Wildfires:  First damage reports are filed

It will take months to truly assess the economic damage the string of wildfires still in progress have caused Turkey, but first reports are being filed. Off the bat, hone production and banana plantations appear to have taken big hits, from which recovery might take years.


According to Daily Sabah, wildfires ravaging Turkey’s southern and western coastal regions, which firefighters have been struggling to contain due to strong winds, have already caused great damage to agricultural fields and farms. Now the production of olives, honey and many fruits and vegetables is at risk.


As of Tuesday, only 13 wildfires remain out of dozens as firefighters in six provinces have worked since last Wednesday to extinguish the blazes. The worst fires in terms of size and speed are in the Manavgat and Gündoğmuş districts of southern Antalya and in the Marmaris and Milas districts of southwestern Muğla.


Manavgat’s banana and vegetable greenhouses as well as its olive and citrus fields were damaged by the blazes. In Muğla, pine trees – from which the bees collect honeydew – were particularly damaged.


According to the preliminary assessment of the Agriculture and Forestry Ministry, the wildfires in the last five days left the honey production significantly at risk in Muğla since some 80% of the region, which is home to 45% of Turkey’s total bee breeding, was burned to ashes.


Mutlu Ayhan, chairperson of the Marmaris Chamber of Commerce, said that an area of 8,000-8,500 hectares had burned down.


“We were producing approximately 3,000 tons of 165,000 honeycombs every year. Marmaris is the capital of pine honey in the world … 80% of the production areas remained in ashes,” he said.


Turkey Beekeepers Center Union head Ziya Şahin said that there are 8.2 million bees throughout Turkey, and 3 million to 3.5 million of them come to Muğla every year to make pine honey. Stating that the bees feed on the secretions from the pine trees until March-April, Şahin said, “These trees were destroyed due to the fire. Only the pine trees in Muğla’s center and Fethiye district remained. There is a huge risk in pine honey production now. There will be a decrease in production.”


Firefighters on the ground and water bomber planes and helicopters above have been combatting the fires, while drone footage revealed a gray landscape nearby where fires had ravaged buildings and blackened tree trunks.



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In Antalya’s Manavgat, Nearly 700 decares of banana greenhouses, over 100 decares of vegetable greenhouses, over 15,000 decares of olive, laurel, carob and citrus fields were damaged, the preliminary assessments revealed.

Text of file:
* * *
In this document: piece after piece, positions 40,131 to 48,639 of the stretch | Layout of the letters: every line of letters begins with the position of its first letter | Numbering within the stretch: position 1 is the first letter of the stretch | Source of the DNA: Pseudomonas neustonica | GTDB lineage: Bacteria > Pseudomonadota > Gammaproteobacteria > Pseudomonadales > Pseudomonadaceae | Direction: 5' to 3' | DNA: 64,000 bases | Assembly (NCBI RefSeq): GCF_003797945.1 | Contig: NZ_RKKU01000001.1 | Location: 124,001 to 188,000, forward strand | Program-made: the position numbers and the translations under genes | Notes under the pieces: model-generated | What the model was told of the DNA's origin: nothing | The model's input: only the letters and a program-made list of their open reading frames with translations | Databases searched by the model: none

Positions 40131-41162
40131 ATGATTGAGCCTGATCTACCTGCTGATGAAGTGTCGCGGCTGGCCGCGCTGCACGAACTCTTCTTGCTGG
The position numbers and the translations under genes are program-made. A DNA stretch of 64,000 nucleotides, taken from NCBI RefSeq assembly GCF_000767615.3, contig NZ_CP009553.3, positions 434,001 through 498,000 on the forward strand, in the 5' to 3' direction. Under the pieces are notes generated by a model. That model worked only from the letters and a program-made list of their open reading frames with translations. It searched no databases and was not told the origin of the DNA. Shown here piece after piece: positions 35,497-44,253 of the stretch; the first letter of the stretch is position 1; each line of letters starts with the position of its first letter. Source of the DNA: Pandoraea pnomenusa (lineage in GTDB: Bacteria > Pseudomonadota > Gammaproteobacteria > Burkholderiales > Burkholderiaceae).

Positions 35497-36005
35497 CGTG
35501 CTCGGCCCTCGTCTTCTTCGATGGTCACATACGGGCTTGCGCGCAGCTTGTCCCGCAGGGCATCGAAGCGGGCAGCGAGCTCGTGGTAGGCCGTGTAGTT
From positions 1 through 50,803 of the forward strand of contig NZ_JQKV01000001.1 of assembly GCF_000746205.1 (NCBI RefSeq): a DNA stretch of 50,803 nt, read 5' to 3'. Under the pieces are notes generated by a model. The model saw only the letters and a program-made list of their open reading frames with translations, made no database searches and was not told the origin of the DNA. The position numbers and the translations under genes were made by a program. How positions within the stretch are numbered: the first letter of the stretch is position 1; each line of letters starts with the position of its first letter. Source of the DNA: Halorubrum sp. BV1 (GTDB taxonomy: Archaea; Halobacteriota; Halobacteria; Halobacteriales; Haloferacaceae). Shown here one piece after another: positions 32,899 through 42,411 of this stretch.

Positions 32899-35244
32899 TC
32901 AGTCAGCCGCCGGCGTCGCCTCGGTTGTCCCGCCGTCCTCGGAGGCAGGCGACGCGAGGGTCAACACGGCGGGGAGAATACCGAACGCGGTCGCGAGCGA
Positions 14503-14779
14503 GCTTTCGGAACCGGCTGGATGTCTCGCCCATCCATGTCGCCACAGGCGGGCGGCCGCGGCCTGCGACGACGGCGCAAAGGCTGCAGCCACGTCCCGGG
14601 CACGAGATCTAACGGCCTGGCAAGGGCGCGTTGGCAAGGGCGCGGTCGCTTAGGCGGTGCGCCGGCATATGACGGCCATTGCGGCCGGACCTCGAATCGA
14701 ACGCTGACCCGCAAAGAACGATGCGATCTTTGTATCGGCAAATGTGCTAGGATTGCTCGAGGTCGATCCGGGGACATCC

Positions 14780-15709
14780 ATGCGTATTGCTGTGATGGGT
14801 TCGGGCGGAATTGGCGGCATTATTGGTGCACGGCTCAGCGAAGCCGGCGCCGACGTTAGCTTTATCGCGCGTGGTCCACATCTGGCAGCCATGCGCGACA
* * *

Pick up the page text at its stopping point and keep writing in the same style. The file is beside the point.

More than 300 cattle, around 3,000 sheep and goats, nearly 4,000 poultry animals and some 400 beehives were destroyed in the fire. Meanwhile, Ali Çandar, chairperson of Antalya Commodity Exchange, said feed and straw aid has come from exchanges in various parts of the country to be delivered to the farmers.


“Upon our request, Uşak Commodity Exchange provided 10 tons of fodder. Karapınar Commodity Exchange sent 35 trucks of feed and straw to the region to deliver to our farmers. Balıkesir Commodity Exchange delivered one truck of feed, Ünye Commodity Exchange delivered one truck of feed, and Konya Commodity Exchange delivered two trucks of feed to the region.”


Agricultural Insurance Pool (TARSIM) also took action for the farmers and breeders whose businesses were damaged by the wildfires. A total of 431 damage reports were made to TARSIM. A total of 319 of these notifications were made for animal life insurance, 70 for greenhouse insurance and 44 for crop insurance branches. The total insured asset cost for the notified files is TL 85 million ($10.2 million).


The payment periods of social security premiums of workplaces and insurance holders in areas affected by forest fires will be extended and Turkey’s Small and Medium Industry Development Organization (KOSGEB) announced that they gave zero-interest support loans with a limit of TL 100,000 and TL 250,000 for the regions affected by the disaster.



Of course, these are anecdotal and cover only flow data. The damage to Turkey’s natural wealth is not yet estimated. In the short term, the biggest threat to GDP is tourists shunning Turkey on account of being caught  in an approaching forest fire.  Turkey’s tourism season reaches a peak in august, but stretches to October in the south. An estimated $10 bn is at stake.


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Published By: Atilla Yeşilada

GlobalSource Partners’ Turkey Country Analyst Atilla Yesilada is the country’s leading political analyst and commentator. He is known throughout the finance and political science world for his thorough and outspoken coverage of Turkey’s political and financial developments. In addition to his extensive writing schedule, he is often called upon to provide his political expertise on major radio and television channels. Based in Istanbul, Atilla is co-founder of the information platform Istanbul Analytics and is one of GlobalSource’s local partners in Turkey. In addition to his consulting work and speaking engagements throughout the US, Europe and the Middle East, he writes regular columns for Turkey’s leading financial websites VATAN and www.paraanaliz.com and has contributed to the financial daily Referans and the liberal daily Radikal.